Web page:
On review aggregation website Rotten Tomatoes, the film holds an approval rating of 94% based on 176 reviews, and an average rating of 7.8/10. The website's critical consensus reads, "Wildlife's portrait of a family in crisis is beautifully composed by director Paul Dano -- and brought brilliantly to life by a career-best performance from Carey Mulligan."[19] On Metacritic, the film has a weighted average score of 80 out of 100, based on reviews from 41 critics, indicating "generally favorable reviews".[20]

New York Times critic Glenn Kenny called Wildlife a "superb film," calling it "a domestic drama both sad and terrifying." Kenny praised the cast for "exceptional" acting, and said that Mulligan "gives the best performance of any I’ve seen in film this year." He called Oxenbould "an exciting find" and stated of Dano's direction as "meticulous in every respect, which enables him to keep the characters at a remove that is both cleareyed and compassionate. The sharp cinematography by Diego Garcia is ideal for Dano’s purpose. The whole of the film is a potent collaboration in every respect, and a remarkable directorial debut".[21]

Writing for RogerEbert.com, Brian Tallerico gave the film 3.5 out of 4 stars, saying, "This is an accomplished, moving piece of filmmaking, one that cares about its characters and trusts its performers. It comes from a relatively old school of dramatic storytelling but it connects emotionally because of Dano’s tender but confident work and what he’s able to draw from two of the best performers of their generation."[22] Variety's Owen Gleiberman called Dano "a natural-born filmmaker, with an eye for elegant spare compositions that refrain from being too showy" and gave the film 4 out of 5 stars.[23]

David Edelstein, writing for Vulture gave the film full marks, calling the film "superb", saying "[Dano] gives his actors space so that the rhythms are their own, and they hold us through the tough final scenes and bittersweet ending."[24] The Guardian's Jordan Hoffman gave the film three stars out of five, saying "It is a quiet, subtle story and, as is so often the case when an actor takes their first trip behind the camera, a showcase for terrific performances."[25]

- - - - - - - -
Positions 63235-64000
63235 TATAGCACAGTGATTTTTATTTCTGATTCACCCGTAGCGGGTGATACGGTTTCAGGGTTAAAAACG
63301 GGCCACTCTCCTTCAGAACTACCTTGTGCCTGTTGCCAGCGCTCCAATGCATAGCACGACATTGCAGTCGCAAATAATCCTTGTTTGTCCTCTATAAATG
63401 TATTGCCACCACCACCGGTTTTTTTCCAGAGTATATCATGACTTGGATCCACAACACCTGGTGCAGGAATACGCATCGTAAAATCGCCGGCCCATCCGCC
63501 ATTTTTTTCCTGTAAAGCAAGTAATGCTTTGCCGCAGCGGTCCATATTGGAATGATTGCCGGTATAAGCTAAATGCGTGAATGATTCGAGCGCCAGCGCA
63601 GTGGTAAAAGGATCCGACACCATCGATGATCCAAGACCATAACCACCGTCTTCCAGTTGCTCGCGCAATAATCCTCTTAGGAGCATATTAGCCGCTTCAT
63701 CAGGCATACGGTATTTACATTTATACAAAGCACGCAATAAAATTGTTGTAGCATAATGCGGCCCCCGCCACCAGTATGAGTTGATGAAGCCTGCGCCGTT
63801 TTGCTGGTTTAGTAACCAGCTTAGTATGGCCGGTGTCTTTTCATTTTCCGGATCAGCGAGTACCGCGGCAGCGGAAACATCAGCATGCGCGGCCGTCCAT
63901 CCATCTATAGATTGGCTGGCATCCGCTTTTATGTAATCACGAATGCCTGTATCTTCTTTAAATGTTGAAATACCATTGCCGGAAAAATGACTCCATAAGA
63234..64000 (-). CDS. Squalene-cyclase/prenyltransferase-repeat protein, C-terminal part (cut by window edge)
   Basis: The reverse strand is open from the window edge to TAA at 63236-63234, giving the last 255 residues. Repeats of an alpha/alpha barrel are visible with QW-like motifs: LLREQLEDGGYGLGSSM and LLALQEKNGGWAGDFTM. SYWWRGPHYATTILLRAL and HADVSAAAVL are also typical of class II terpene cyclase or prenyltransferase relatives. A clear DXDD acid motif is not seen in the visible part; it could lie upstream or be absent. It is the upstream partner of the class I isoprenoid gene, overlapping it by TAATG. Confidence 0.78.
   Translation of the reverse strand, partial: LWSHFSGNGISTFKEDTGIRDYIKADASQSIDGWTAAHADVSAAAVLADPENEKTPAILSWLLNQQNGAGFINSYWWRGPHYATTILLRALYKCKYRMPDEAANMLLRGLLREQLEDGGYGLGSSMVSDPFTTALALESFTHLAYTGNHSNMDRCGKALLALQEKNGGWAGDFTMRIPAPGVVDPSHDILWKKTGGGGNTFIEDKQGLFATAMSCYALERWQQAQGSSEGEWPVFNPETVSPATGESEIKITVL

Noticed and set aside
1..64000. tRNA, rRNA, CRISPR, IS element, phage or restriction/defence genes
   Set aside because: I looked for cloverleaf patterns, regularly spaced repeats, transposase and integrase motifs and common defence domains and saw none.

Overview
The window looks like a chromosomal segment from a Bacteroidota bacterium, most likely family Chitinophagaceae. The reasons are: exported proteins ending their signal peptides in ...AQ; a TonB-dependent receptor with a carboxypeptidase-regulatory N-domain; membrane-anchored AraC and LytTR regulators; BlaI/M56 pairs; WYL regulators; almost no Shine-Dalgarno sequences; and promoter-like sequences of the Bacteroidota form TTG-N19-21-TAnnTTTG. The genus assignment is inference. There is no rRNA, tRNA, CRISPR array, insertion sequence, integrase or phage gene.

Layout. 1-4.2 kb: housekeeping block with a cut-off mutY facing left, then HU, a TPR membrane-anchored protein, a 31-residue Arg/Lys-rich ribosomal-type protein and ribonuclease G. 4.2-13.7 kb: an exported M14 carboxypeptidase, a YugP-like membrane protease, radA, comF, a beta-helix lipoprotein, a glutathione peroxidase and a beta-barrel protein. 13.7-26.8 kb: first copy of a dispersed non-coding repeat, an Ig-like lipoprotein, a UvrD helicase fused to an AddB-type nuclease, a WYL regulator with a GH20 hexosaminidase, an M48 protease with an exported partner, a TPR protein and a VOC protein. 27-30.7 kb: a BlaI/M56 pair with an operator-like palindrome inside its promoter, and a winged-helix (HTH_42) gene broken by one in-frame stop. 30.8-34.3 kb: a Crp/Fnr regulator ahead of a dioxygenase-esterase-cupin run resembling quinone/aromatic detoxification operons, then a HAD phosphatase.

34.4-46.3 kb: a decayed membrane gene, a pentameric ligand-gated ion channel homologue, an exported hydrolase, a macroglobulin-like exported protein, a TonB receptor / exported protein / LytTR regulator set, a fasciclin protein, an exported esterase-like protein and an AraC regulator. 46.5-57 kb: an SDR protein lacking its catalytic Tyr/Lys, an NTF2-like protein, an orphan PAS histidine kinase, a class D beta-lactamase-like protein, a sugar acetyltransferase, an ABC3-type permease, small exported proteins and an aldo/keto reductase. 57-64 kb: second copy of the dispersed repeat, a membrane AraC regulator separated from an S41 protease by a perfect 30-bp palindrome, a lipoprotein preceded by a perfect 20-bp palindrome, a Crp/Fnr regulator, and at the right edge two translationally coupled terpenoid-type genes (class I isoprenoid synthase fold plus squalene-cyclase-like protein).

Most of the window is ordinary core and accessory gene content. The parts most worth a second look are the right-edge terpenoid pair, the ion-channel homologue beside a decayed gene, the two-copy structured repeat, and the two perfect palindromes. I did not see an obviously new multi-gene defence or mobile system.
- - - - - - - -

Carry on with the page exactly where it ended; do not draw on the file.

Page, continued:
AccoladesEdit

The film was nominated for three Independent Spirit Awards – Dano for Best First Feature, Mulligan for Best Female Lead, and Garcia for Best Cinematography.[26]

ReferencesEdit

  1. ^ Gleiberman, Owen (January 20, 2018). "Sundance Film Review: 'Wildlife'". Variety. Retrieved May 23, 2018.
  2. ^ "Wildlife (2018)". Box Office Mojo. Retrieved February 10, 2019.
  3. ^ "Wildlife (2018)". The Numbers. Retrieved April 30, 2019.
  4. ^ Debruge, Peter (November 29, 2017). "Sundance Film Festival Unveils Full 2018 Features Lineup". Variety. Retrieved November 29, 2017.
  5. ^ McNary, Dave (July 29, 2016). "Paul Dano to Make Directorial Debut With Indie Drama 'Wildlife'". Variety. Retrieved October 31, 2016.
  6. ^ Smith, Nigel (September 23, 2016). "Jake Gyllenhaal and Carey Mulligan to star in Paul Dano's Wildlife". The Guardian. Retrieved October 31, 2016.
  7. ^ Maniglia, Valentin. "THE SOUND OF CANNES #1". magazine.scoreit.org. Retrieved July 24, 2018.
  8. ^ a b Pedersen, Erik (September 23, 2016). "Jake Gyllenhaal & Carey Mulligan Star In 'Wildlife', Paul Dano's Directing Debut". Deadline. Retrieved October 31, 2016.
  9. ^ Asher, Sally (October 28, 2016). "Movie to be partially filmed in Enid". enidnews.com. Retrieved October 31, 2016.
  10. ^ Debruge, Peter (November 29, 2017). "Sundance Film Festival Unveils Full 2018 Features Lineup". Variety. Retrieved November 29, 2017.
  11. ^ Hayes, Eric (January 21, 2018). "Day 3: Carey Mulligan Embarks on a Frantic Search for Meaning in Paul Dano's 'Wildlife'; Lakeith Stanfield Stars in a Delightful Oddity". Sundance Film Festival. Retrieved July 23, 2018.
  12. ^ Hipes, Patrick (February 12, 2018). "Paul Dano's 'Wildlife' Acquired By IFC Films After Sundance Bow". Deadline Hollywood. Retrieved July 23, 2018.
  13. ^ Keslassy, Elsa (April 16, 2018). "'Wildlife' With Jake Gyllenhaal and Carey Mulligan to Headline Cannes Critics' Week". Variety. Retrieved July 23, 2018.
  14. ^ Vlessing, Etan (July 24, 2018). "Toronto: Timothee Chalamet Starrer 'Beautiful Boy,' Dan Fogelman's 'Life Itself' Among Festival Lineup". The Hollywood Reporter. Retrieved July 24, 2018.
  15. ^ "Wildlife". Retrieved July 24, 2018.
  16. ^ "Wildlife". New York Film Festival. Retrieved August 28, 2018.
  17. ^ "Wildlife | New Orleans Film Society". neworleansfilmsociety.org. Retrieved September 30, 2018.
  18. ^ Erbland, Kate (July 23, 2018). "'Wildlife': First-Time Filmmaker Paul Dano on How Zoe Kazan Helped Him Make His Passion Project". IndieWire. Retrieved July 23, 2018.
  19. ^ "Wildlife (2018)". Rotten Tomatoes. Retrieved November 4, 2018.
  20. ^ "Wildlife Reviews". Metacritic. Retrieved November 4, 2018.
  21. ^ Kenny, Glenn (October 18, 2018). "Review: In 'Wildlife,' Passions Run Rampant". New York Times. Retrieved October 23, 2018.
  22. ^ Tallerico, Brian. "Wildlife Movie Review & Film Summary (2018) | Roger Ebert". www.rogerebert.com. Retrieved October 17, 2018.
  23. ^ Gleiberman, Owen (January 21, 2018). "Film Review: 'Wildlife'". Variety. Retrieved October 17, 2018.
  24. ^ Edelstein, David. "Wildlife Is Superb — and a Major Moment for Carey Mulligan". Vulture. Retrieved October 17, 2018.
  25. ^ Hoffman, Jordan (January 22, 2018). "Wildlife review - Carey Mulligan plays flirtatious under big skies in Paul Dano's directorial debut". the Guardian. Retrieved October 17, 2018.
  26. ^ McDonnell, Brandy (November 19, 2018). "Oklahoma-filmed drama 'Wildlife' nominated for three Independent Spirit Awards". NewsOK. Retrieved March 15, 2019.

External linksEdit